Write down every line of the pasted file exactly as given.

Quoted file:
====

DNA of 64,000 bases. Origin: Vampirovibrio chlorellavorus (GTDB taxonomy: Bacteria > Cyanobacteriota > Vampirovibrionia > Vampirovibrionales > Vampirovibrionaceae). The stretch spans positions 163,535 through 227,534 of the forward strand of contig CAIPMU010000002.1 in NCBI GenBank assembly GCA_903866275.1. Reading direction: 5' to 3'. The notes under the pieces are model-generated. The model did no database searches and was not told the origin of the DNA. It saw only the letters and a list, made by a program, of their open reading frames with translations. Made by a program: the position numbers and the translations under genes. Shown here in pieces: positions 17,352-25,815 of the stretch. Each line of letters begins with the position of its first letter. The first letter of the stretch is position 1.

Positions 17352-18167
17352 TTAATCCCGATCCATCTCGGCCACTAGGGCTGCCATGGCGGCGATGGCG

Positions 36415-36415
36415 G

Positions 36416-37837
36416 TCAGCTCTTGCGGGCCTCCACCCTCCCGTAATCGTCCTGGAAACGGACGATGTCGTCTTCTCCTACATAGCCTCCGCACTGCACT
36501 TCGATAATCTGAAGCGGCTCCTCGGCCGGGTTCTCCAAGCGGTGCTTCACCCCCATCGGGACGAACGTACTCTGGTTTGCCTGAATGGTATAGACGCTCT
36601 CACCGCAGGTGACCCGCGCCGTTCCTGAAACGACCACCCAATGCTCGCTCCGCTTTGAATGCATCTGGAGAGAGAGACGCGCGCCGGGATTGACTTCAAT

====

DNA of 64,000 bases. Origin: Vampirovibrio chlorellavorus (GTDB taxonomy: Bacteria > Cyanobacteriota > Vampirovibrionia > Vampirovibrionales > Vampirovibrionaceae). The stretch spans positions 163,535 through 227,534 of the forward strand of contig CAIPMU010000002.1 in NCBI GenBank assembly GCA_903866275.1. Reading direction: 5' to 3'. The notes under the pieces are model-generated. The model did no database searches and was not told the origin of the DNA. It saw only the letters and a list, made by a program, of their open reading frames with translations. Made by a program: the position numbers and the translations under genes. Shown here in pieces: positions 17,352-25,815 of the stretch. Each line of letters begins with the position of its first letter. The first letter of the stretch is position 1.

Positions 17352-18167
17352 TTAATCCCGATCCATCTCGGCCACTAGGGCTGCCATGGCGGCGATGGCG

Positions 36415-36415
36415 G

Positions 36416-37837
36416 TCAGCTCTTGCGGGCCTCCACCCTCCCGTAATCGTCCTGGAAACGGACGATGTCGTCTTCTCCTACATAGCCTCCGCACTGCACT
36501 TCGATAATCTGAAGCGGCTCCTCGGCCGGGTTCTCCAAGCGGTGCTTCACCCCCATCGGGACGAACGTACTCTGGTTTGCCTGAATGGTATAGACGCTCT
36601 CACCGCAGGTGACCCGCGCCGTTCCTGAAACGACCACCCAATGCTCGCTCCGCTTTGAATGCATCTGGAGAGAGAGACGCGCGCCGGGATTGACTTCAAT